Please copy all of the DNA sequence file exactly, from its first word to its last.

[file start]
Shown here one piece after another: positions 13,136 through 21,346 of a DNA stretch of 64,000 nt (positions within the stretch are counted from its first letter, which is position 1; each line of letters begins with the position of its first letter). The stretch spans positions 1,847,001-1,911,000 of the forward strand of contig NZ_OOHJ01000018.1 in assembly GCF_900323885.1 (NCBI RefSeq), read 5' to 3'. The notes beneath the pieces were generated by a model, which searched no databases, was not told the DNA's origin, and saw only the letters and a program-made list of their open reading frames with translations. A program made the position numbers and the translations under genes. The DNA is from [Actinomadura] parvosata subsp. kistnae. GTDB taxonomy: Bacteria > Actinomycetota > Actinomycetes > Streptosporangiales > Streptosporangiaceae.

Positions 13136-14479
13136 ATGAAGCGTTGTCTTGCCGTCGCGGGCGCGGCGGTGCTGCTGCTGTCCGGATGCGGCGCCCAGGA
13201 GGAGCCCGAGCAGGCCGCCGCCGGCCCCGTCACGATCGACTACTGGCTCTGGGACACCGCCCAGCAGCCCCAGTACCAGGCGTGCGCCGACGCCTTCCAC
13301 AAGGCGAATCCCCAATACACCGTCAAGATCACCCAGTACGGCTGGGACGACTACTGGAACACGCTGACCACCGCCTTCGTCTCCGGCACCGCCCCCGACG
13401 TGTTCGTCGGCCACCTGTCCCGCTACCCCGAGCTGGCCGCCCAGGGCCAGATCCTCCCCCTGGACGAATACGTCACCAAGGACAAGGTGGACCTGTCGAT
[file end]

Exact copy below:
Shown here one piece after another: positions 13,136 through 21,346 of a DNA stretch of 64,000 nt (positions within the stretch are counted from its first letter, which is position 1; each line of letters begins with the position of its first letter). The stretch spans positions 1,847,001-1,911,000 of the forward strand of contig NZ_OOHJ01000018.1 in assembly GCF_900323885.1 (NCBI RefSeq), read 5' to 3'. The notes beneath the pieces were generated by a model, which searched no databases, was not told the DNA's origin, and saw only the letters and a program-made list of their open reading frames with translations. A program made the position numbers and the translations under genes. The DNA is from [Actinomadura] parvosata subsp. kistnae. GTDB taxonomy: Bacteria > Actinomycetota > Actinomycetes > Streptosporangiales > Streptosporangiaceae.

Positions 13136-14479
13136 ATGAAGCGTTGTCTTGCCGTCGCGGGCGCGGCGGTGCTGCTGCTGTCCGGATGCGGCGCCCAGGA
13201 GGAGCCCGAGCAGGCCGCCGCCGGCCCCGTCACGATCGACTACTGGCTCTGGGACACCGCCCAGCAGCCCCAGTACCAGGCGTGCGCCGACGCCTTCCAC
13301 AAGGCGAATCCCCAATACACCGTCAAGATCACCCAGTACGGCTGGGACGACTACTGGAACACGCTGACCACCGCCTTCGTCTCCGGCACCGCCCCCGACG
13401 TGTTCGTCGGCCACCTGTCCCGCTACCCCGAGCTGGCCGCCCAGGGCCAGATCCTCCCCCTGGACGAATACGTCACCAAGGACAAGGTGGACCTGTCGAT